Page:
The comparatively slow introduction of mechanical power for farm operations has been a surprise and a disappointment to many. It is easily understandable why the deficient machines failed to sell but not so clear why really efficient outfits failed to make greater headway. No one can make a thorough study of the existing situation and conclude that any or all of the reasons given are even in a large part responsible for the slowness in adopting the tractor more generally on the farms; it is obvious that there are other strong influences. Most of these are connected with the farm business itself and, by considering the matter in relation to the individual farmer rather than farmers as a class, these influences become more clear.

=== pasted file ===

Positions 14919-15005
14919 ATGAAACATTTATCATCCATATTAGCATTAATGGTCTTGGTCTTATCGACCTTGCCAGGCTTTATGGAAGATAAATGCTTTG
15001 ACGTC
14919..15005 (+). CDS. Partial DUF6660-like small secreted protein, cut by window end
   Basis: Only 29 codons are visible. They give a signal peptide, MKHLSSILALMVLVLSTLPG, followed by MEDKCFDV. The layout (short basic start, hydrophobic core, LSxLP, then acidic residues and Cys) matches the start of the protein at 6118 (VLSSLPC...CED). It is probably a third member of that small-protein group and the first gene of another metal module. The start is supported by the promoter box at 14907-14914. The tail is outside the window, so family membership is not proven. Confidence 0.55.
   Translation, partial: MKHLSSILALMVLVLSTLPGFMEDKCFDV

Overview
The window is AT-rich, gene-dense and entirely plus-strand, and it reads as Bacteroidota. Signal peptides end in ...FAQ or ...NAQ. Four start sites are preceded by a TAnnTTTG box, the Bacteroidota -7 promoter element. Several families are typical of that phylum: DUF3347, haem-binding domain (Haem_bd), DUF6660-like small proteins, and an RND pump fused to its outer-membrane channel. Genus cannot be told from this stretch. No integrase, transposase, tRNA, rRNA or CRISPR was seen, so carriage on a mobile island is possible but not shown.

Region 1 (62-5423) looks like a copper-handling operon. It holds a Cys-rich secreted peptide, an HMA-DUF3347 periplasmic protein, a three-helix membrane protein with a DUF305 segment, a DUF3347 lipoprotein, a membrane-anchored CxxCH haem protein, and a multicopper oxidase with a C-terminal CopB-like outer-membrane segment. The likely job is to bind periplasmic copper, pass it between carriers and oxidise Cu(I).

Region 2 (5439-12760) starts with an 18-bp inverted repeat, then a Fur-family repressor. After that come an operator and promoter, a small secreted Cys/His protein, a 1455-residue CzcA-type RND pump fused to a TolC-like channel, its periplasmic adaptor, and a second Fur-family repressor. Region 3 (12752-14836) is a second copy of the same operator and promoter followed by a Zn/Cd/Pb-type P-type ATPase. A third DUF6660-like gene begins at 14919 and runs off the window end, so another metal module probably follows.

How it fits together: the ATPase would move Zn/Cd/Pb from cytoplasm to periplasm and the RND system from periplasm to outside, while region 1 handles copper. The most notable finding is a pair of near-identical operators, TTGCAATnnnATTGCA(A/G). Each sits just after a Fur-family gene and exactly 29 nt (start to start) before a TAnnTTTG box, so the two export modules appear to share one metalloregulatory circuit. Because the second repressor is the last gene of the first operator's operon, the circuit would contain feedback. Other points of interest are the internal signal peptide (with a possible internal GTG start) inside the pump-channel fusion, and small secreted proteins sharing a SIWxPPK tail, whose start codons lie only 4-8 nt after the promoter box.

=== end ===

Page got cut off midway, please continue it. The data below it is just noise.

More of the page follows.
Farm-tractor adoption data are then presented, the statement being made that, in addition to the fact that there is such a plentiful supply of work animals that universal adoption of mechanical power must await their passing, three other influential factors are necessary to bring about the more general utilization of the tractor. These factors are then specified and discussed.
The farmers' income is analyzed, critical comment upon the subject of human versus mechanical labor being made. Changes in equipment and methods are advocated and the current efforts to increase tractor utilization are detailed, the conclusion reached being that the farmer should be told how to change over from a small and inefficient plant, wherewith human labor is being wasted, to a larger and efficient food-production organization with which he can practise the same principles of quantity production that are prevalent in large manufacture today.